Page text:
Data Matters No. 17
(This article is a translation of the original Burmese language version that ISP-Myanmar posted on its Facebook page on May 2, 2022.)
May 3 marked World Press Freedom Day. Since the 2021 military coup in Myanmar, the State Administration Council (SAC) has gone to great lengths to crack down on independent news organizations by raiding editorial offices, arresting or shooting journalists as they attempt to report on protests across the country, conducting violent raids on journalists’ homes, and making arbitrary arrests.
At least 143 journalists have been arrested by SAC in the past year, while 11 news organizations have had their licenses suspended. In 2021, a total of 132 journalists were detained between February and December. Among them, 27 journalists have received prison sentences, and one was killed during a clash. Another journalist died during interrogation by the military. A total of 11 journalists were arrested between January 1 and April 21 this year, and one was sent to prison, and one was shot and killed while covering armed clashes between SAC forces and the People’s Defense Forces. The SAC also issued warrants for at least 34 journalists between February and April 2021.
Some 82 journalists among the 143 arrested in the last year have been released, while 58 remain in custody and three have died. Prison sentences have been handed down to 19 of the 58 journalists still in detention, while most of the other 39 journalists have been detained for more than a year.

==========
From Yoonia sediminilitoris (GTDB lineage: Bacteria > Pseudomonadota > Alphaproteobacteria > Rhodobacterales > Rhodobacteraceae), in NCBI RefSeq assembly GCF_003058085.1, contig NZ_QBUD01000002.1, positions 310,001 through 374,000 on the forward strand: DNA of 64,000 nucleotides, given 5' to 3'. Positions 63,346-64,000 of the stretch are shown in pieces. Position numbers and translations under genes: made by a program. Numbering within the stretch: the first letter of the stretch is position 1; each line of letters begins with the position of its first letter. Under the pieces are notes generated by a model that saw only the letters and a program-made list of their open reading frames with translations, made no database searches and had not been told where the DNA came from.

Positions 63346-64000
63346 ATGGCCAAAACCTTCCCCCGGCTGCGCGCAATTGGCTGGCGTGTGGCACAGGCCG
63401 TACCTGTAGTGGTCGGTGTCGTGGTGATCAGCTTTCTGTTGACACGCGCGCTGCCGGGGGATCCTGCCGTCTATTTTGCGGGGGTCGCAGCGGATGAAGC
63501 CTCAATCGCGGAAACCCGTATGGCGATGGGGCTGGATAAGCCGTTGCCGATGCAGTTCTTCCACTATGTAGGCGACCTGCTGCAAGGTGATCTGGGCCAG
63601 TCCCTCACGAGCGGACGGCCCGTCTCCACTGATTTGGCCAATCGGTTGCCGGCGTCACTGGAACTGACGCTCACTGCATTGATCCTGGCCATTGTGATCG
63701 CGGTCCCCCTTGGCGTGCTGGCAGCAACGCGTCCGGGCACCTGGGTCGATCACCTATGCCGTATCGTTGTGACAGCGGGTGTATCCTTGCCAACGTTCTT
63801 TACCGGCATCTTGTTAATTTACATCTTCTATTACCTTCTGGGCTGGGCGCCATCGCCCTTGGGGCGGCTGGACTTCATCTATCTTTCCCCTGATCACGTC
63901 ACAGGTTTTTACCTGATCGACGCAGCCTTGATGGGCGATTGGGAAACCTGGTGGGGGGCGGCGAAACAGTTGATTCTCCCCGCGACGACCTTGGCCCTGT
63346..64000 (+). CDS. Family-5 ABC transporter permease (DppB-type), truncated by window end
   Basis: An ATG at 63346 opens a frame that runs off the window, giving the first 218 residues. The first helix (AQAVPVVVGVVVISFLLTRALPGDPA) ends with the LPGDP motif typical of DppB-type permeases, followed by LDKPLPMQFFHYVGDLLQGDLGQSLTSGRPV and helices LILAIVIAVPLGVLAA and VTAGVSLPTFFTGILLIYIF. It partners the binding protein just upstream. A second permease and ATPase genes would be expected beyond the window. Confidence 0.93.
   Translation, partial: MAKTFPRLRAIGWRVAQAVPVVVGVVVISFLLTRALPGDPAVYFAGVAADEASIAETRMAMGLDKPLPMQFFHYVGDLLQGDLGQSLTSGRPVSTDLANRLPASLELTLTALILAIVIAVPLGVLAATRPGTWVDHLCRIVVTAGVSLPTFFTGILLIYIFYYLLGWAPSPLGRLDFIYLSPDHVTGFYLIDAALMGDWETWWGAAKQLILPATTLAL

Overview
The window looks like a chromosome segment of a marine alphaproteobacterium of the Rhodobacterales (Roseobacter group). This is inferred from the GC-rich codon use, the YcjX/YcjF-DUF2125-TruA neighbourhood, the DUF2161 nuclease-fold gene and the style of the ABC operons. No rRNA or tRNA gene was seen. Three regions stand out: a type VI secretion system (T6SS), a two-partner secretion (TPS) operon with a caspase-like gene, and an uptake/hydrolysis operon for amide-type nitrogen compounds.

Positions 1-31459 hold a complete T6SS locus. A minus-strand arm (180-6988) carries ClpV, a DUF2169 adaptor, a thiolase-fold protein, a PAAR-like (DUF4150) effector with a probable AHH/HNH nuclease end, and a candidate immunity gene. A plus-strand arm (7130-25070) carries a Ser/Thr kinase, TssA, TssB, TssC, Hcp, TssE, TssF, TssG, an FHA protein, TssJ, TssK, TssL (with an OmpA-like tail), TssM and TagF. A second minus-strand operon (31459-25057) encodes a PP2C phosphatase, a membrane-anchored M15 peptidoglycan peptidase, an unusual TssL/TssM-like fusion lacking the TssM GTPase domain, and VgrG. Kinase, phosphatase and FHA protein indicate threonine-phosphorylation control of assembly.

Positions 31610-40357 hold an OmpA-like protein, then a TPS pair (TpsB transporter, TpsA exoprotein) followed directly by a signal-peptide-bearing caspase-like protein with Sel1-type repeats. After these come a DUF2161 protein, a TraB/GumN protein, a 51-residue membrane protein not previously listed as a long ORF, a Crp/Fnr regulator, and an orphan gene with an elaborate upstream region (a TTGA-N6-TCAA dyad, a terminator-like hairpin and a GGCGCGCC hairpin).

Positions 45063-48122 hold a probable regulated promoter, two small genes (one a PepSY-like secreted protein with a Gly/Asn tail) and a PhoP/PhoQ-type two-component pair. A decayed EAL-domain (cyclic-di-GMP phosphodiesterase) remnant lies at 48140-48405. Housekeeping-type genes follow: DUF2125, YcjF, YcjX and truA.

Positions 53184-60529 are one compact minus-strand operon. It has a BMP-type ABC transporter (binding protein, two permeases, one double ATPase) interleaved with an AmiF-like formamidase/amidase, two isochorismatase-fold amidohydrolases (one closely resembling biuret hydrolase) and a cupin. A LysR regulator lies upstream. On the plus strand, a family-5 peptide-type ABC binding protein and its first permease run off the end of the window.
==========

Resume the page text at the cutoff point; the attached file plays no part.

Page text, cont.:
In its annual census, the Committee to Protect Journalists (CPJ) listed Myanmar as among the world’s “worst countries for jailing journalists” following the military coup in February 2021. Myanmar also steadily declined in 2021 in Reporters Without Borders’ World Press Freedom Index, which stated that the February 2021 coup set press freedom in Myanmar back by 10 years.
∎ Why does it matter?
Freedom of expression, the free flow of ideas, and unhindered access to information are the lifeblood of any democracy. The right to express oneself freely is considered so essential to a democratic society that it has been enshrined in Article 19 of the Universal Declaration of Human Rights.
Journalists in Myanmar have been frequently charged with inciting fear among the public, spreading disinformation, inciting civil servants to commit crimes, and inciting disrespect and hatred for the Tatmadaw. Researchers must continue to document the extent to which State Administration Council (SAC) has suppressed basic human rights including freedom of expression and freedom of the press by imprisoning journalists and revoking the licenses of news organizations.
∎ Other relevant readings
The Assistance Association for Political Prisoners (AAPP) provides daily briefing reports on the arrest and prosecution of journalists after the military coup. Additional details can be found on the Reporting ASEAN website and from the Detained Journalists Information Network, which is run by Myanmar journalists. Data can also be compared with statements and reports issued by the Committee to Protect Journalists (CPJ) and Reporters Without Borders.